This puts individual farmers in a very precarious position. They never know in advance how much they will be paid for their output.

With regards to labor, coffee beans are seeds inside of small red berries that grow on bushes. Each berry needs to be plucked individually and the berry skins must be peeled off the seeds by hand.

During the coffee harvest, owners of coffee farms employ an army of laborers to harvest the crop.

Noah told me that unless the coffee price is very high, laborers almost always make more than the farm owner.

Labor eats up all the profits.

I asked him why he persists in owning his land if that is the case. Wouldn’t it be better for him to sell his land and work as a laborer?

He said that he would almost certainly be better off financially if he were to do that, but he inherited the land from his family and he loves his land.

Also, he loves that he has control over the coffee that he plants, and it brings him a lot of joy to grow the best varieties.

This, of course, sounds like many small business owners that I know.

Until you stumble upon the right business model, your employees might earn much more than you for a very long time. But you continue as the owner because you have a vision for the future, and you believe deeply in your products.

This is the case with Noah.

He has a strong hunch that one day he is going to catch a big break.

Somehow, some way, he thinks that somebody is going to recognize the quality of his coffee and try to do things differently so that he can make the money he deserves.

And he does deserve to make more.

I live near Seattle where the Starbucks headquarters is located.

The founders of Starbucks are billionaires.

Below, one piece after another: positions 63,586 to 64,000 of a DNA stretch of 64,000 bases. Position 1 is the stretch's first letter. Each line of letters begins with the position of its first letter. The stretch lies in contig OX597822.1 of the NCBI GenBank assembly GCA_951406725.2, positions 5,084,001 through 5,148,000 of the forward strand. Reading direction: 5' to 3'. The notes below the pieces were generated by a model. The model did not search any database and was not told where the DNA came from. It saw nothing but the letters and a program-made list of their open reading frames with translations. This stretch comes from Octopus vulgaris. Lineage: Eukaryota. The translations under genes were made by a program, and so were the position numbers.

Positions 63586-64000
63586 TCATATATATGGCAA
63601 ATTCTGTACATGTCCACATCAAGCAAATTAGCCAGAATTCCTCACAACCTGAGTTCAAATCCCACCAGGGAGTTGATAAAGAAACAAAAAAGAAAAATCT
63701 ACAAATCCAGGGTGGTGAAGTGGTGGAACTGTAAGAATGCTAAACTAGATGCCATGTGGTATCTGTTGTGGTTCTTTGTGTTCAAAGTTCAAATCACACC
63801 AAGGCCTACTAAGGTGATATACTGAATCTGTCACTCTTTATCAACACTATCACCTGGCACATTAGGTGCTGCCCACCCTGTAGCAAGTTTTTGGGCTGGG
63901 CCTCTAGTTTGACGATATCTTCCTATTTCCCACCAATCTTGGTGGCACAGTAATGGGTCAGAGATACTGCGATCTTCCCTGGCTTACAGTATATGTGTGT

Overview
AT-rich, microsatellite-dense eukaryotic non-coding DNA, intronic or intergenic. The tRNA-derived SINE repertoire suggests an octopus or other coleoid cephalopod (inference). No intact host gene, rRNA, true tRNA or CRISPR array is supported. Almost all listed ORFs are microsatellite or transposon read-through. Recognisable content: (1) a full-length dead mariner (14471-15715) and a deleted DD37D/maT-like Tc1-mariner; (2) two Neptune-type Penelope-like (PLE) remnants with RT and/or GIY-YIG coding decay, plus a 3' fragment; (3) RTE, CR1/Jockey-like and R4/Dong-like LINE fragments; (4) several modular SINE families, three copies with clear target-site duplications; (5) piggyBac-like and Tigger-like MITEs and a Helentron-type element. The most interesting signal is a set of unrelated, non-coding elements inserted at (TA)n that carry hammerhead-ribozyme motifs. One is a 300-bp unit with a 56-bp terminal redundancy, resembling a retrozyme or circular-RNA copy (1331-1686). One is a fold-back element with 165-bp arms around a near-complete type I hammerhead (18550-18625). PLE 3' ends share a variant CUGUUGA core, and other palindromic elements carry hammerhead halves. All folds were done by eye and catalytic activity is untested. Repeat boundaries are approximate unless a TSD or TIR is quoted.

Most of the people in management are making multiple six figure incomes and have top notch medical and dental plans.  

Meanwhile the folks who work the land and grow the crop that make the whole business possible can’t afford to go to the dentist.

There is a big problem with that in my opinion.

The disconnect is far too wide.

In general, where there is a big problem and a big disconnect, there is also a big business opportunity.

We know from our experience in the chocolate business that the answer to these supply chain and distribution disconnects is cutting out middlemen.

This frees up money to pay farmers more and it also provides the funds to sustain your business.

I don’t know exactly what the solution is here, but I am certain of the problem.

And I am certain that there is a huge opportunity for the right kind of entrepreneur to do a lot of good for coffee farmers and for the coffee loving public by reworking a coffee supply chain.

If I had the time, I might just do it myself.

Maybe I need to make the time.

Before I sign off, I want to leave you with this.

If you drink coffee regularly, please recognize that there are real people, real hard-working people, living out on remote pieces of land, struggling to make a living to support their family, and these are the people who make your coffee possible.

They are missing teeth because they can’t afford to go to the dentist, and they live at the whim of large markets that they have no control over.

There are two things you can do even if you can’t buy coffee in a way that helps coffee farmers economically.

You can have extreme gratitude and enjoy every cup of coffee to the utmost.

Breathe in the aroma and savor every single sip.

And you can keep these good, hard-working folks in your prayers and send good tidings in their direction.  

Thank you so much for your time today.

I hope that you have a truly blessed day.